Trouble is, it only comes in white.

    Before you paint the deck in "the whitest white" consider for a moment the amount of glare on your eyes that a white deck puts out. A toned down color like a very light sea foam, or really any shade of color will break that glare considerably and in the long run you just might be happier with it's performance and clean look tradeoff vs just the looks of the bright white.

    Granted, I wouldn't paint the sides black and then the deck seafoam, but you get my point.

    My $.02 would be to address any imperfections in that hull bottom and buff and wax the heck out of the topside. That hull is not that old and will come out awesome.

    Keep us posted on whatever you do

    -T
     
  6. paint it black

    paint it black Paddling away...

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    Although Tom stated a very valid post above, I still say to paint it black!
    Awlgrip is tough.
    And will look great for years to come.

    I plan on painting my hull in black Awlgrip in the future.
    I'm going to block the crap out of the hull sides to get rid of any imperfections or waves, and spray it with black Awlgrip.

    I do plan on redoing the non-skid soon.
    I'm probably going to do the nonskid in a light grey to kill the glare.
    I suggest you don't go with brightest white.

    I forgot my sunglasses once, and I had a pounding headache within 5 minutes.
     
  7. TomFL

    TomFL Well-Known Member

    He's biased towards painting it black.. Just look at his screen name ;)

    But I'll agree, it would look awesome in black! Pretty much anything does, though. It's the new black....

    -T
     
  8. kaioticone

    kaioticone I Love microskiff.com!

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    That is a very good point, I didn't really think about the effect such a white top paint would bring. I will definitely go with something a little different. Perhaps a gray like "Paint-it-Black" mentioned. But I will have to rethink that for a little and see what I come up with.

    [Question 1] *Edit* - It worked decently * So I got my answer. :)
    I purchased some gew-gone for all the stickers, is that the best stuff to use? Not that I truly dislike the stickers, it's just they aren't mine, so they gotta go.

    Also, I saw other posts where they said there was some nice epoxy paints that could somewhat withstand oyster bars - think it was the Awlgrip. However, I wouldn't have any problems just doing the sides in black, leaving the bottom white, I still want to patch the scrapes and re-paint the bottom white, because as most pathfinders 17T's, it's sort of an off/grayish/white type color which I'm sure you're well aware of TomFL.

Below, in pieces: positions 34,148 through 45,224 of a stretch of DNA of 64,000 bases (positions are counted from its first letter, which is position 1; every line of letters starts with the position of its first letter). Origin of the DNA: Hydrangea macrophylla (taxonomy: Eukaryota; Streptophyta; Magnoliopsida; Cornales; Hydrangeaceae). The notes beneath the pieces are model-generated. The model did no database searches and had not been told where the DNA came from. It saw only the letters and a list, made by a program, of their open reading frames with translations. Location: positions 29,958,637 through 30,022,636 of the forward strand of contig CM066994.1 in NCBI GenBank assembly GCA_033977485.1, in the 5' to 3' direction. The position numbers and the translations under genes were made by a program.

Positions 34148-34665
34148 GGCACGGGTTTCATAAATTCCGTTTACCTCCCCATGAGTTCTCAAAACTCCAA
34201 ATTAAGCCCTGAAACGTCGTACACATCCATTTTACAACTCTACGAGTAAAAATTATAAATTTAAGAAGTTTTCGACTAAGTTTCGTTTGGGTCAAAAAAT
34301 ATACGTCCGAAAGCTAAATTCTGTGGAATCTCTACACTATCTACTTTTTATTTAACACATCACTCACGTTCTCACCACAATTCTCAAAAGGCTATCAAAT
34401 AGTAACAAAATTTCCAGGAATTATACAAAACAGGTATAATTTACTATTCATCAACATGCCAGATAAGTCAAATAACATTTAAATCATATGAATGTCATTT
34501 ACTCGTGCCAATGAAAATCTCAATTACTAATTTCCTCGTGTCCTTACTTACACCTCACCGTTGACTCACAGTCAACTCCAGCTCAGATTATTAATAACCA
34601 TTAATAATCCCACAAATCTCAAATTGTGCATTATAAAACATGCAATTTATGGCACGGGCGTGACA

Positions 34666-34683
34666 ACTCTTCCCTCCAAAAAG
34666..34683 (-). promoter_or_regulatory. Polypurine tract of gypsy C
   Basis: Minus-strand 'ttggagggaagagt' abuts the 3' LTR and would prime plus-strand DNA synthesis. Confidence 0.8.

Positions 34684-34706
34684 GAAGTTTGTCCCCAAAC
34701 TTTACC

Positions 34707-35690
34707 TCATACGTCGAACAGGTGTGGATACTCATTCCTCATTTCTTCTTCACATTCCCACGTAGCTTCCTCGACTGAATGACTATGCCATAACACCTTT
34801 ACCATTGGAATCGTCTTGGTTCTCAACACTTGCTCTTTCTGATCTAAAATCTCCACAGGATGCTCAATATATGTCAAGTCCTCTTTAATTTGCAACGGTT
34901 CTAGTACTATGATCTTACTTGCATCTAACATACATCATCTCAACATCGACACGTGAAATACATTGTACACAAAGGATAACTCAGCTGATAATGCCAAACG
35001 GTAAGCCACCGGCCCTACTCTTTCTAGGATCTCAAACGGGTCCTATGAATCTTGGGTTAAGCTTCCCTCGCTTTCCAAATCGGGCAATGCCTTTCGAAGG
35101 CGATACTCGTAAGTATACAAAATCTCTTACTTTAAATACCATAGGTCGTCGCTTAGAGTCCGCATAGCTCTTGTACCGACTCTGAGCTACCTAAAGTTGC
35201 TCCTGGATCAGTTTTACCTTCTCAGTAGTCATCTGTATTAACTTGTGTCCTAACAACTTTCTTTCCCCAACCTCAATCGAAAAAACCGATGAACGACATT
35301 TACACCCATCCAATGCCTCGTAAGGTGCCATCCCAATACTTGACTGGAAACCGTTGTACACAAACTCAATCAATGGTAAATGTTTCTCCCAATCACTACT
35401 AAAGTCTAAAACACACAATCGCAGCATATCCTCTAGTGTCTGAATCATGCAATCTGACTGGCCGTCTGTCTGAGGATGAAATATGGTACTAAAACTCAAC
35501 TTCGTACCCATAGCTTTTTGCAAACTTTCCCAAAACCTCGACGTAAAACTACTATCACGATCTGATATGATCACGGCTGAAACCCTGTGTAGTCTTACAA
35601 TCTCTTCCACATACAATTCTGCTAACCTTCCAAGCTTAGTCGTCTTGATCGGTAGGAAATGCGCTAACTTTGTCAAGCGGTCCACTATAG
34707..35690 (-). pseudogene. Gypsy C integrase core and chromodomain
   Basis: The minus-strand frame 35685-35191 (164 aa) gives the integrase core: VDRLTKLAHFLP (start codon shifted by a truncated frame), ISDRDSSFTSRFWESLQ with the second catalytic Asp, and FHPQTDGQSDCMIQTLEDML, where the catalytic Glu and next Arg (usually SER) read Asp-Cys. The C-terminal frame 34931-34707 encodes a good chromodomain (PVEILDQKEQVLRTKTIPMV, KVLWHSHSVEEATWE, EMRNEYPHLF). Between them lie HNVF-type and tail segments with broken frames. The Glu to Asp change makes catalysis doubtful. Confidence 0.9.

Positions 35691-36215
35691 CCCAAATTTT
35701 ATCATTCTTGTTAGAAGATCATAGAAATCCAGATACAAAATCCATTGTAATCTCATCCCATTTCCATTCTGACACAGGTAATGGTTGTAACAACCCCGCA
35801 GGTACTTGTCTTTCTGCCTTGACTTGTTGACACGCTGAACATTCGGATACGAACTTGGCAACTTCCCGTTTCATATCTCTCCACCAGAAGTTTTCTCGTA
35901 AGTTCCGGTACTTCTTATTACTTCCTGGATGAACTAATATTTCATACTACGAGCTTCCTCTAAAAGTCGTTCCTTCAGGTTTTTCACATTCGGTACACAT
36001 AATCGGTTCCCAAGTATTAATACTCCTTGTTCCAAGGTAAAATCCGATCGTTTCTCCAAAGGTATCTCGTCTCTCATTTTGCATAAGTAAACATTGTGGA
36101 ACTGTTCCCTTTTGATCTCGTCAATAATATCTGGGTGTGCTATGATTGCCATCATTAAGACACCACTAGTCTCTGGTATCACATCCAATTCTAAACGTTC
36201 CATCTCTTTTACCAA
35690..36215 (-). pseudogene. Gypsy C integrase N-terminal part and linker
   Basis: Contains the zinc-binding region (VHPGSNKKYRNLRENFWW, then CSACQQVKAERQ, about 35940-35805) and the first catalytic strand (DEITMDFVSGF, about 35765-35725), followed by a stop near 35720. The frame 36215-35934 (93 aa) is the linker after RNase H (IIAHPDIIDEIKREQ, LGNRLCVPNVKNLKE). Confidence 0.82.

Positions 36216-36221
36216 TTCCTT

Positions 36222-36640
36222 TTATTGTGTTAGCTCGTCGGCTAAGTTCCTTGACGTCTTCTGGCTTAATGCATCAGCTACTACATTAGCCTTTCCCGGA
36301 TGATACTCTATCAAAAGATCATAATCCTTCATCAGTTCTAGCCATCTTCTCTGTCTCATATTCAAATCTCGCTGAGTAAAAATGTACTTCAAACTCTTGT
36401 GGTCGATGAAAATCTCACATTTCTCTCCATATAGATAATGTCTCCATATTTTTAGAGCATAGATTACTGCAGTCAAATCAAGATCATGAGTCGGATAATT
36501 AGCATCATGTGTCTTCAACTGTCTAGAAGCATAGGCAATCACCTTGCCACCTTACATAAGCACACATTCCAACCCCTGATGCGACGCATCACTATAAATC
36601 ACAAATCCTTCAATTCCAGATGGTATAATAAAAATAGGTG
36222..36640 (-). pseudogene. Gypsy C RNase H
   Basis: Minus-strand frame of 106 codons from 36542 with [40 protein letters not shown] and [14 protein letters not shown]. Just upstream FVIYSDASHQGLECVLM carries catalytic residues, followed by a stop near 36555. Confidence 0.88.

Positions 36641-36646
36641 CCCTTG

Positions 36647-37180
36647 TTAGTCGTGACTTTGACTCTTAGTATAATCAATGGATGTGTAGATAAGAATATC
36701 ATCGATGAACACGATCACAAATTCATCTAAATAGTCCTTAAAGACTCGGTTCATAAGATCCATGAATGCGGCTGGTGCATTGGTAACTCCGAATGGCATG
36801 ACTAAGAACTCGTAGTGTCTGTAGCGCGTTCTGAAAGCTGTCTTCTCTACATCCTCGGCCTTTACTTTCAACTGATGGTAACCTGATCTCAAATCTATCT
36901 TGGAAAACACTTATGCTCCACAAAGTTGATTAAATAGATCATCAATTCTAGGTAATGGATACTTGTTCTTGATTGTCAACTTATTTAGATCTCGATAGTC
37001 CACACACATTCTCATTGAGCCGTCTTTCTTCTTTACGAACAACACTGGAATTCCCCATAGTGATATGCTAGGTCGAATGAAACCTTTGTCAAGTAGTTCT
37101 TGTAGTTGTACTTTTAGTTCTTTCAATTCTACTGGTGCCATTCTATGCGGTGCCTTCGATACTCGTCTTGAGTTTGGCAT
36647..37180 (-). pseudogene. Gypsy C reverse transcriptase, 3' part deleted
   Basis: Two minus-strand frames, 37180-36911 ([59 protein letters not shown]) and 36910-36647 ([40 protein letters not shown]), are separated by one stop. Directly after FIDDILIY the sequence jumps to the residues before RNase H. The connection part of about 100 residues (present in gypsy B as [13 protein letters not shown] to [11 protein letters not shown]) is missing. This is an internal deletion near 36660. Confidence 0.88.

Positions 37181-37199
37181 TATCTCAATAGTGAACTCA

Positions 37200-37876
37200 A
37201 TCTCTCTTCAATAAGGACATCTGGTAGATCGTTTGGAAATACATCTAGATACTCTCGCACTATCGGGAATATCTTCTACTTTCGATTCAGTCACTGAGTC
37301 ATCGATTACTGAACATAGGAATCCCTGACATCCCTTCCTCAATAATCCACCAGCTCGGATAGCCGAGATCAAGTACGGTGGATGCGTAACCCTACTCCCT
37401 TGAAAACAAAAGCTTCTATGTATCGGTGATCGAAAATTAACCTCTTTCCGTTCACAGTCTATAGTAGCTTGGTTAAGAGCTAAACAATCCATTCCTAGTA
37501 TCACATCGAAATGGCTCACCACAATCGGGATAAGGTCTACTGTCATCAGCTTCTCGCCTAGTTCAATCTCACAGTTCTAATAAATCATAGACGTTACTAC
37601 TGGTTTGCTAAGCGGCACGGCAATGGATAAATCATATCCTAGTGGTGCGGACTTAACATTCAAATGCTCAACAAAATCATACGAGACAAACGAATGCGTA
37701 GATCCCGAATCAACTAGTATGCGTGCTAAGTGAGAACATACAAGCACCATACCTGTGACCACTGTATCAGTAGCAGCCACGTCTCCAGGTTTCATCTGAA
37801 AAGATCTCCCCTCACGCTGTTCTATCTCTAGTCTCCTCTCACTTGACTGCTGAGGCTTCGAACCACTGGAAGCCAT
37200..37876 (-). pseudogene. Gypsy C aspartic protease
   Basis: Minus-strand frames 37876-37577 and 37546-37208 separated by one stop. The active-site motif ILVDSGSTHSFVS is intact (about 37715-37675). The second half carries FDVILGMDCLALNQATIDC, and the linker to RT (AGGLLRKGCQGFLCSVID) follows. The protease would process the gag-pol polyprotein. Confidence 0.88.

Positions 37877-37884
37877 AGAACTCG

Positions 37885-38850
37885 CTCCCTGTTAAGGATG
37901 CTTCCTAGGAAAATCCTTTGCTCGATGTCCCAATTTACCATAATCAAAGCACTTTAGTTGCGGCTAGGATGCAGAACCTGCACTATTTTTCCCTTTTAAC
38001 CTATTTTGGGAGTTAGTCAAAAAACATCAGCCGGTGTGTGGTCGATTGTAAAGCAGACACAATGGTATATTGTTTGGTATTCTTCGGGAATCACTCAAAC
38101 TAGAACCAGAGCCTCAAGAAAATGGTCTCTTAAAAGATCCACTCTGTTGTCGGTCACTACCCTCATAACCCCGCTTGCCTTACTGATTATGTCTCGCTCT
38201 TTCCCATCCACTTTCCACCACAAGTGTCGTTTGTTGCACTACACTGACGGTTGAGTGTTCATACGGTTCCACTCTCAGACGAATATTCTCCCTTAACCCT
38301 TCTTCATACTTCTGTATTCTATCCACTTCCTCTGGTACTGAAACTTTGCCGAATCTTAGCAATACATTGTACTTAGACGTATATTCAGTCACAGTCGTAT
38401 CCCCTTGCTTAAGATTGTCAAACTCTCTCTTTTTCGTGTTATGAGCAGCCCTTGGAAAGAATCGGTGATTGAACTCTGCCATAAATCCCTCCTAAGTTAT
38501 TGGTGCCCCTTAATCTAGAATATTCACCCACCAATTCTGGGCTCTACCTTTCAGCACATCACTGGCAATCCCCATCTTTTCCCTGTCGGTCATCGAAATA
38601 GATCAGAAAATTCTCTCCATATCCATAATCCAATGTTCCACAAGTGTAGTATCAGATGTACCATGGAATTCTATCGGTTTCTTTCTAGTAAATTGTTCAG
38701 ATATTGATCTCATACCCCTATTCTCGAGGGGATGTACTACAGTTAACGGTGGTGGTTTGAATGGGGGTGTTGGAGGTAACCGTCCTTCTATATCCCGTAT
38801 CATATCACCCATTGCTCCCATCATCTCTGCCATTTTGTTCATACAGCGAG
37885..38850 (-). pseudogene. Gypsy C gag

So you know you helped influence my decision to purchase my Pathfinder, I read all of  your posts and watched the videos you had up.

    [Question 2]
    Could someone point out what I should get to repair the bottom? Here is the site I plan to get it from, in-less otherwise told. http://www.jamestowndistributors.co...epair Putties&category=528&refine=1&page=GRID

    Then for my final [Question] of this post. I would imagine I'm going to be removing the boat from the trailer, should I purchase stands like the ones on this site:http://www.jamestowndistributors.co...amilyName=Brownell+Boat+Stands+for+Powerboats or is there no need? I can move the boat around quite well on the trailer by myself.

    But priority one is getting what I need to fix the bottom.

    Thanks again!
     
  9. paint it black

    paint it black Paddling away...

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    I'd be careful with that goo gone stuff. lol
    I tried some on my old tri hull project skiff.
    And I got some in a chip in the gel coat and it softened up the gelcoat.
     
  10. mark_gardner

    mark_gardner I Love microskiff.com!

    yeah i would definitely reconsider your thoughts on painting the top bright white, the glare is gonna kill you, your better off with an off-white and it'll look just as good if not better :cool:
     
  11. TomFL

    TomFL Well-Known Member

    I think Brett (or a lot of other forum members for that matter) ould offer up a better answer on a product to repair the bottom better than I could.

    As far as the stands, if I were you I'd keep an eye on craigslist and ebay as these things are a dime a dozen at times. You might even be able to find a marina locally that you could rent some from cheaply? Once you buy them, what are you going to do with them after you're done, right?

    Lastly, just how bad of condition is the boat's surface? Is this something that you're doing mostly to change the color and/or make it look shiny-new, or is it something that really needs to be done?

    -T
     
  12. Brett

    Brett > PRO STAFF <

    I can't offer a useful opinion until I see the problem.
    I use Marine-Tex to repair most minor dings and scratches
    when repainting a hull. Easy to use, easy to sand.
     
  13. kaioticone

    kaioticone I Love microskiff.com!